During last week’s Hangout we wrapped up our endless runner game development series by adding some final particle effect tweaks, dropping in Composer scenes, and adding collision audio. This week we are starting a brand new game development series that will give us a chance to understand how to programmatically add display objects in a grid, randomly assign images to be displayed, match touched items, and more. Download the code and follow along each week.
At the end of January, I talked about wanting to make plugins more open.
Today, we’re doing two things to make that happen.
Last week on Corona Geek Hangout 134, we continued working on our endless runner game by adding a third party particle library to spice up the look and feel of the player’s movement. We also added code to track the player’s progress and keep score as the player successfully avoids treacherous hallway corners. Here are video clips from the session.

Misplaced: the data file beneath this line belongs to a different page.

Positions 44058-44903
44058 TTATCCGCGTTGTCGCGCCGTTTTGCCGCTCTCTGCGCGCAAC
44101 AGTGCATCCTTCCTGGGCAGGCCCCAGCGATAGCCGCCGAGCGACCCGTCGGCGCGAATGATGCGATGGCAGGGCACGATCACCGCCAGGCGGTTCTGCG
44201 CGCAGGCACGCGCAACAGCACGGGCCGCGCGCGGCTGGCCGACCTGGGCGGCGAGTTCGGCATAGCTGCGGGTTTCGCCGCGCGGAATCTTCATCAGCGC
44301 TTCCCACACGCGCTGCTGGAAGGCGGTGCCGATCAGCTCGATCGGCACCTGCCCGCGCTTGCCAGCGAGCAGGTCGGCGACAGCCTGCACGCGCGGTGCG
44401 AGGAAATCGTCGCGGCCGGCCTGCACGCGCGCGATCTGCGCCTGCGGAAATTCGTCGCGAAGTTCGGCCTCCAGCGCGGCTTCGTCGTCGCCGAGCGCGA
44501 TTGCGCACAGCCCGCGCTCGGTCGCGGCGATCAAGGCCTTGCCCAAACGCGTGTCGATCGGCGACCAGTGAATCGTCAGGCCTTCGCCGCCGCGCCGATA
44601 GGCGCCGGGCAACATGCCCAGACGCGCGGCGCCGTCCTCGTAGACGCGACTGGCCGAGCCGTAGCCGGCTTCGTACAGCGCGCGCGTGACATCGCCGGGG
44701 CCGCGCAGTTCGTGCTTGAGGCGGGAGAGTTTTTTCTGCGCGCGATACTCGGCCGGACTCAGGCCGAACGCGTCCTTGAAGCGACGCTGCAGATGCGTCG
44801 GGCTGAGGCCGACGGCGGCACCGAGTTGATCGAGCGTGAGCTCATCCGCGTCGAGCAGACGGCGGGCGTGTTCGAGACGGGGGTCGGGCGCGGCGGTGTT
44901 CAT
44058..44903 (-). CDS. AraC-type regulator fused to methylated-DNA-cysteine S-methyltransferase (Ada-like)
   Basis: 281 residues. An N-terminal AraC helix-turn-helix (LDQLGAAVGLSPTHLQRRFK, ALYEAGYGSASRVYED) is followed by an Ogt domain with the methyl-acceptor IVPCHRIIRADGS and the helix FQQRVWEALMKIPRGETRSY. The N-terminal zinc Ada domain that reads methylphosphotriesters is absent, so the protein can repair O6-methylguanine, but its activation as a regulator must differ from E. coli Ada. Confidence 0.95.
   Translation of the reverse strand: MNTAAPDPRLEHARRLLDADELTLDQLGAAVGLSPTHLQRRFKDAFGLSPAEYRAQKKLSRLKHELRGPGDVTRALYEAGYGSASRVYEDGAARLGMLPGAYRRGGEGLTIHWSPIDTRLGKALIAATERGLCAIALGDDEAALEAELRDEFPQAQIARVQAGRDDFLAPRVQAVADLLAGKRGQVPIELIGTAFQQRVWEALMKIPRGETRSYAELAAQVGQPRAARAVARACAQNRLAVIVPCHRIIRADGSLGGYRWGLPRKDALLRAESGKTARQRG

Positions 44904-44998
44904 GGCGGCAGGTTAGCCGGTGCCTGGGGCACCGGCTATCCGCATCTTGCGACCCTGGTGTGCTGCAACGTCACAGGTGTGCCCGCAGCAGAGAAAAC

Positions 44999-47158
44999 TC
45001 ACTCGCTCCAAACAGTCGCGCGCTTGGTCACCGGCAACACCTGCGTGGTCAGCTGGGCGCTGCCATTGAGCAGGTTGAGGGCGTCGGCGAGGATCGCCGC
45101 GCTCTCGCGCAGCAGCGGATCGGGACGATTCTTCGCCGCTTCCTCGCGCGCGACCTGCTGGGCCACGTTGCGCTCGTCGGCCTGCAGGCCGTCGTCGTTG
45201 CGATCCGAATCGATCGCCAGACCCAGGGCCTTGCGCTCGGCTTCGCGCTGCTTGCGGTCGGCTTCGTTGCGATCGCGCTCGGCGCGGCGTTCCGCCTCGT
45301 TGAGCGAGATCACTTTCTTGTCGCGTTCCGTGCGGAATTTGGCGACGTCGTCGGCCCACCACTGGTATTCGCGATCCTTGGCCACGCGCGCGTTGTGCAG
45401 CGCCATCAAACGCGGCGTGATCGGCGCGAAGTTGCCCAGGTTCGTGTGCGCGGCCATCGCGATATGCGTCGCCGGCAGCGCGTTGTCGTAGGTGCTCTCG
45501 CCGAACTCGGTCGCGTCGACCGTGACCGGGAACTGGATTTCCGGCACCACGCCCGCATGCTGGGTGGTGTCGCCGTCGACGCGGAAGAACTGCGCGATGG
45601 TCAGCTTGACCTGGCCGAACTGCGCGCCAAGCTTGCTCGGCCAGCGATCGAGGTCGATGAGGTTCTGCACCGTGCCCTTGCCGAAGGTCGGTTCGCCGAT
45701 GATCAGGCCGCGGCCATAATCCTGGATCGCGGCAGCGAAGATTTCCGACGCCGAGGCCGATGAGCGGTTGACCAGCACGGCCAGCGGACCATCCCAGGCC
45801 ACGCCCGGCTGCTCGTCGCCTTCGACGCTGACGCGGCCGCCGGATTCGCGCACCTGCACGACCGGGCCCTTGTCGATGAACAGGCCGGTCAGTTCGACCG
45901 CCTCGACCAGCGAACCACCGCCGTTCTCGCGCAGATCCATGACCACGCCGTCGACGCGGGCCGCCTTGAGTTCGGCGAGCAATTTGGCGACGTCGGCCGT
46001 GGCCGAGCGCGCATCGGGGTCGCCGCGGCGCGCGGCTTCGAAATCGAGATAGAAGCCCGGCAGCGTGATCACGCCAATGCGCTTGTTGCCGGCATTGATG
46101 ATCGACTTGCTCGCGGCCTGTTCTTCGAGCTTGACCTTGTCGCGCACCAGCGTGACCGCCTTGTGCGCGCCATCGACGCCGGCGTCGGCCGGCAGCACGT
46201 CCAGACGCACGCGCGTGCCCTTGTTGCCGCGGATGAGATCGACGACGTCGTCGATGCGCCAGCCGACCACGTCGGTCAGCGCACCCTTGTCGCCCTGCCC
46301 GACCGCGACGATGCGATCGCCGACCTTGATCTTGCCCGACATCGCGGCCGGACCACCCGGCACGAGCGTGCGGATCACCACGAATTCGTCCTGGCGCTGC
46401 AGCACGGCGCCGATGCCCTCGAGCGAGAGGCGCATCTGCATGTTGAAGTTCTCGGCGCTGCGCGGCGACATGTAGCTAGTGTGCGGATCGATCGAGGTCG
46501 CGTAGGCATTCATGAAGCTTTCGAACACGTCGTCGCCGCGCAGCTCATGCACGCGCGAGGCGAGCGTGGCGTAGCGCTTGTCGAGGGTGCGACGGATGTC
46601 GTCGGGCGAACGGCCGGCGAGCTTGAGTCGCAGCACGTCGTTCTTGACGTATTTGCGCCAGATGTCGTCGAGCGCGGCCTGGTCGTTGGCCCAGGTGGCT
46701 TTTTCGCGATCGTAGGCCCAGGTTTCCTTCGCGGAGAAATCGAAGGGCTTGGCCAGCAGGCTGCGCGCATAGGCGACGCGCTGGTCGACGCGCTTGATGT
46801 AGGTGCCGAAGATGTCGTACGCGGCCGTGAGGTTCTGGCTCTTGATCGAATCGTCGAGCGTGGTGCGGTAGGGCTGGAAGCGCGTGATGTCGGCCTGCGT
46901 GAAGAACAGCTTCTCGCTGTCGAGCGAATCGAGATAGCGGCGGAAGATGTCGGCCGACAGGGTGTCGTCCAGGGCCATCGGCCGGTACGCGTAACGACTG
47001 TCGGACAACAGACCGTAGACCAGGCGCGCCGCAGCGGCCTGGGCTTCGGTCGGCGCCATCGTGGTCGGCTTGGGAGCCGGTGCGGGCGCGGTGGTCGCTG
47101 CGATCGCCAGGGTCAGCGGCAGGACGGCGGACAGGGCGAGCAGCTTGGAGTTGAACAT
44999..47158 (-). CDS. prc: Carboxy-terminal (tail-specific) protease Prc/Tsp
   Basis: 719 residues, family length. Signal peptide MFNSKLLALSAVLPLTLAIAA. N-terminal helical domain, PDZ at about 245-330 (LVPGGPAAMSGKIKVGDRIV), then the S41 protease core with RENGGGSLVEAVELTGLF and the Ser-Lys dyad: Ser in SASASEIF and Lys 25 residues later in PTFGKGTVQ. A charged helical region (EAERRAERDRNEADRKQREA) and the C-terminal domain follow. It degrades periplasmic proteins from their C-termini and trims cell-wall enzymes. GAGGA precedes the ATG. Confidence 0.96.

Recently on Corona Geek Hangout 133, we continued working on our endless runner game by adding code to generate continuous hallways, add particle effects, and automatically restart the game when the player object runs into a wall. By the end of the Hangout our game was looking a lot like the original. Watch these clips to see highlights from the conversation. Download the code and follow along.
During last week’s Hangout we continued development on our endless runner game. We added code to generate continuous hallways, handle memory cleanup of previous wall segments, and automatically restart the game when the player collides with a wall. We also added particle effects to the player. This week we talked more about how the particle effects work, added code to keep track of player progress, and added an interface for the player’s score and speed.